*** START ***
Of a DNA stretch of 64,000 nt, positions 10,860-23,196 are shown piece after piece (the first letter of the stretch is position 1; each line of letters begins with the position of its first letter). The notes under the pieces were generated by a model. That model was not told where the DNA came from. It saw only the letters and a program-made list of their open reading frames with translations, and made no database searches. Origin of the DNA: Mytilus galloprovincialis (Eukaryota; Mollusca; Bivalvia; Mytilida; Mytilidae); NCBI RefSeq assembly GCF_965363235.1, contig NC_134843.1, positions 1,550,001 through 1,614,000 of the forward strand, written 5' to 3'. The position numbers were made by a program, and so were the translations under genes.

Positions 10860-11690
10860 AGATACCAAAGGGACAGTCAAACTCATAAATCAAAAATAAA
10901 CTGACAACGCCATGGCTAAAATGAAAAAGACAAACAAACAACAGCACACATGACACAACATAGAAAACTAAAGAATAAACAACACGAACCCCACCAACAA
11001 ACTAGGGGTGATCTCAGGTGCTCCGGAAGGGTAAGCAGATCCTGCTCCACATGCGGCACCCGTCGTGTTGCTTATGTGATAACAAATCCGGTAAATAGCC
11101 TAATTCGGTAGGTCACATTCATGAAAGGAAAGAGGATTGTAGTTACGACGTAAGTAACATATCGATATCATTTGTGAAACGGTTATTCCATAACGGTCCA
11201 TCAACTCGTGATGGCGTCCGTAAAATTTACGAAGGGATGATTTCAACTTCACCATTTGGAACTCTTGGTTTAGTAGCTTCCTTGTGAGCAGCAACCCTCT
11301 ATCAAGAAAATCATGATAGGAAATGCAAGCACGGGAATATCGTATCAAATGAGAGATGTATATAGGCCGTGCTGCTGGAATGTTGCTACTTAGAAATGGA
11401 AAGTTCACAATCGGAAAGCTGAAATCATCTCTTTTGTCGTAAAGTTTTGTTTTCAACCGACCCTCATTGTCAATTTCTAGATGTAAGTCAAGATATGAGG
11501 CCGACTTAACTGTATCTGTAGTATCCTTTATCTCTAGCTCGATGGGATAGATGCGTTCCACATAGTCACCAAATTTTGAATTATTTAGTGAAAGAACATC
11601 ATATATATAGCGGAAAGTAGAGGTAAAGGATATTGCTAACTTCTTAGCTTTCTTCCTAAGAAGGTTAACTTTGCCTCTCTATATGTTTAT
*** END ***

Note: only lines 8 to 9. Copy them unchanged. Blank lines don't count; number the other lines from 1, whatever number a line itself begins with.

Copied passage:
11301 ATCAAGAAAATCATGATAGGAAATGCAAGCACGGGAATATCGTATCAAATGAGAGATGTATATAGGCCGTGCTGCTGGAATGTTGCTACTTAGAAATGGA
11401 AAGTTCACAATCGGAAAGCTGAAATCATCTCTTTTGTCGTAAAGTTTTGTTTTCAACCGACCCTCATTGTCAATTTCTAGATGTAAGTCAAGATATGAGG